Posted on Tuesday, 22nd July 2014
After a sumptuous dinner at &Samhoud Places, we followed this up with another lovely meat at Yamazato Restaurant which located in The Hotel Okura in Amsterdam. Yamazato is famous for its authentic Japanese haute cuisine, and in fact Yamazato was the first traditional Japanese restaurant to be awarded a one Michelin star in Europe. The restaurant is best known for its kaiseki menu, a multi-course Japanese menu that draws upon seasonal ingredients and a collection of skills and techniques in its preparation. But Yamazato also offers a wonderful variety of classical Japanese dishes from the a la carte menu, a selection of sashimi and sushi, and a more moderately priced lunch menu.
Decorated in a 15th and 16th-century Sukiya style, the décor at Yamazato embodies the essence of a classical Japanese fine dining restaurant. The waitresses were all dressed in kimonos and well trained in the art of fine Japanese hospitality. Surrounding the restaurant is a Japanese garden, beautifully landscaped to exude a sense of calm and serenity. The décor, the lovely service and the garden all went hand in hand in to create a harmonious dining experience.
We started with a selection of sushi and sashimi, all of which were priced per piece. The sweet shrimp (€5) and scallop (€6) were heavenly, particularly the scallop which had been served with some fragrant shiso. The scallops were fat and juicy and delectably sweet.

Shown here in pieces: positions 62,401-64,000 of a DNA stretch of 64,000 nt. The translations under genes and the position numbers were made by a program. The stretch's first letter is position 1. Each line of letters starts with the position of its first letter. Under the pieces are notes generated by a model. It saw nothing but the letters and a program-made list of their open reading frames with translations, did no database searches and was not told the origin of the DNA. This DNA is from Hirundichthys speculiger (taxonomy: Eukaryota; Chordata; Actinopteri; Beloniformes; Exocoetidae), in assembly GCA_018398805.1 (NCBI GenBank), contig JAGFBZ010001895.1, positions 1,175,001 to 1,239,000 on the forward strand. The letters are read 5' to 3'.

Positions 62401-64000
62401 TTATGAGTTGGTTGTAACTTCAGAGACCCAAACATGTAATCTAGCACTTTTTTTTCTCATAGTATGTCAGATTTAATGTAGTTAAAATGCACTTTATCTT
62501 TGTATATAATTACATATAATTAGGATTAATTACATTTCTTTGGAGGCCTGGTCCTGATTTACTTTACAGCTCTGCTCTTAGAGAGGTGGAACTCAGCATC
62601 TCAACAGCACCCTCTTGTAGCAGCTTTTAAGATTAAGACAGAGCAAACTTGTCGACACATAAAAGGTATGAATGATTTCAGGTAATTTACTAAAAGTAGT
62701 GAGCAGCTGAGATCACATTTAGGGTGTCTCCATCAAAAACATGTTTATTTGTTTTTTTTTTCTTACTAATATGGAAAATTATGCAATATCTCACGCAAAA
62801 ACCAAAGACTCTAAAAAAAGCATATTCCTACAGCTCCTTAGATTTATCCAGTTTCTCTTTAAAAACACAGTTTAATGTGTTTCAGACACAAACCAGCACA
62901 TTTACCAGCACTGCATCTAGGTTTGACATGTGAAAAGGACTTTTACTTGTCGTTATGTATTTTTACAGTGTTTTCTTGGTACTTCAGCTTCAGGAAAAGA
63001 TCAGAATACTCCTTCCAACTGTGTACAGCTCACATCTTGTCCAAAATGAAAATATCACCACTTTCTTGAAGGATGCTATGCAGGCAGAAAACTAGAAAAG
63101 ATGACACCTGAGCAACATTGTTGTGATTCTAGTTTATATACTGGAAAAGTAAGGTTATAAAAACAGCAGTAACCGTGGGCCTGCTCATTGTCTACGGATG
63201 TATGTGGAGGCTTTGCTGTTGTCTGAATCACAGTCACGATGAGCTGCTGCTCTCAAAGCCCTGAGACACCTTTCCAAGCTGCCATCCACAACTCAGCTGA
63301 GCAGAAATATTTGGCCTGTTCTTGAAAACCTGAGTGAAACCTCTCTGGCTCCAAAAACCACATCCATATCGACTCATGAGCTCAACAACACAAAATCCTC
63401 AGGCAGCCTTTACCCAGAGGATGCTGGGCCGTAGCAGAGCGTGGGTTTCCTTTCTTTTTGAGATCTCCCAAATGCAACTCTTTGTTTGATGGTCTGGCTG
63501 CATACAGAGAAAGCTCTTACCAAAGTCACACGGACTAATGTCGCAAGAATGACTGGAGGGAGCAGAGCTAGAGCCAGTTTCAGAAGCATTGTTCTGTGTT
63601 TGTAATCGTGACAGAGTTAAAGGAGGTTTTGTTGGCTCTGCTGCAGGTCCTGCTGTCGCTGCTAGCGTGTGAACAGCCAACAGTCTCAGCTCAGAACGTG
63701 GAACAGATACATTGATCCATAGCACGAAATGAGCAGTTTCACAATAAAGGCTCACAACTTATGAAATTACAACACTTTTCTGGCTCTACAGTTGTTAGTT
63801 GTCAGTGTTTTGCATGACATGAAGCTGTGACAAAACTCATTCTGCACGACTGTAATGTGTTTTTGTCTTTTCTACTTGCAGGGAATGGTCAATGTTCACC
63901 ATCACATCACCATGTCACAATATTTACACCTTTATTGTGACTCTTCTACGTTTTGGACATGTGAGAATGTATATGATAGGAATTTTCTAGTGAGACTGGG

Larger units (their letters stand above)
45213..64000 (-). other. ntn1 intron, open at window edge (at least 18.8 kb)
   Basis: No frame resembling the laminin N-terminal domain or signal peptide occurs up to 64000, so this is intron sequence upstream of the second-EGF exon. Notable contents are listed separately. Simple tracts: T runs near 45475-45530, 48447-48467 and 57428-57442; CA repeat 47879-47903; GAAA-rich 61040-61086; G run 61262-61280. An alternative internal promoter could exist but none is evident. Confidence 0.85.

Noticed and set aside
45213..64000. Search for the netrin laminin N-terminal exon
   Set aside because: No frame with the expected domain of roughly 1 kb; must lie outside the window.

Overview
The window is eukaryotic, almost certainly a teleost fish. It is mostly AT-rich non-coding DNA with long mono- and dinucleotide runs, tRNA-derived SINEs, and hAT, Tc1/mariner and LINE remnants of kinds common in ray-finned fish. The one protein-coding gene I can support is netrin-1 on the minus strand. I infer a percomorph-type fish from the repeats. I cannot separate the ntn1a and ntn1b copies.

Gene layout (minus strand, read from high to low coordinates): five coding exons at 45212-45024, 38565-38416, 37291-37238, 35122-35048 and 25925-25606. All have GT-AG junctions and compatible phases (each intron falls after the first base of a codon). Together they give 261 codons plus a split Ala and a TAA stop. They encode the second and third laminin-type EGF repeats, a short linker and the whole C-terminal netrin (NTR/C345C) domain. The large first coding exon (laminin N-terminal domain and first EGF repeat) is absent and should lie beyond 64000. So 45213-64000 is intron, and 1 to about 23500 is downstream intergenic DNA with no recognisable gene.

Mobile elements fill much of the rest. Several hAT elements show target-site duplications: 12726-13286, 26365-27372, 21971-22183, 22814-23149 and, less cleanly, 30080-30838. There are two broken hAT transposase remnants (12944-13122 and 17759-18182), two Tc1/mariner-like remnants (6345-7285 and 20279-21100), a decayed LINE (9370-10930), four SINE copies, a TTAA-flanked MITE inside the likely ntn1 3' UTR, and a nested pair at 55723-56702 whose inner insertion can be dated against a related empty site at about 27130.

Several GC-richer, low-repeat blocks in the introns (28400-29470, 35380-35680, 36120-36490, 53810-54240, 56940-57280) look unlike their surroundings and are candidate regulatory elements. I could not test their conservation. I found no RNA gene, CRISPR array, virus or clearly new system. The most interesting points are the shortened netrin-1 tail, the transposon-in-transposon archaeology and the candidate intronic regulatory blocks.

In fact all the sashimi that we tried – yellowtail (€6), toro fatty tuna (€7), sea bream (€5), salmon (€4) and mackerel (€4) – were also excellent. The fish were of the finest quality, had been perfectly sliced and oozed with flavour.
The prawns in a dish of prawn tempura (€28) were as sweet as they come and wonderfully firm in texture. But the batter was a little disappointing. Although it was light, it wasn’t as crunchy as one might have expected and it consequently let the dish down.
Eel steak with kabayaki sauce (€32) had been perfectly cooked and oozed with softness and flavour. The sauce, similar to a sweet soya sauce, had been expertly prepared and was very authentic. However, I would have preferred a touch more sauce to give this dish more flavour.
Grilled fillet mignon with a teriyaki sauce (€42) was heavenly. The fillet was gloriously tasty and incredibly tender and had been cooked to the requested medium rare to maintain its succulence. The teriyaki sauce was also wonderful and light.
For dessert we tried a soup of sweet red beans and rice cakes (€8.50) served warm, as well as portion of red bean, grean tea and sake ice cream. The soup was not too sweet and the rice cakes were gooey and light, and the ice creams proved to be creamy and smooth.
There’s good Japanese and then there’s refined Japanese, and Yamazato fell into the latter camp. In some respects it was a simple meal. But it was the outstanding quality of the produce treated with a sophisticated and delicate touch that made all the difference. Furthermore, the serene setting went a long way in creating an authentic Japanese dining experience. The highlights included the wonderful sushi and sashimi and the excellent fillet mignon. We found the tempura to be disappointing but we would still go to Yamazato again for its sublime sushi. Yamazato wasn’t cheap, but there is a very reasonably priced €50 lunch menu.
Food rating: 4/5
Service rating: 4/5
Tasting menus: From €75 to €115.
Lunch menu: €50
A la carte: About €100 a head.
Excludes drinks and service.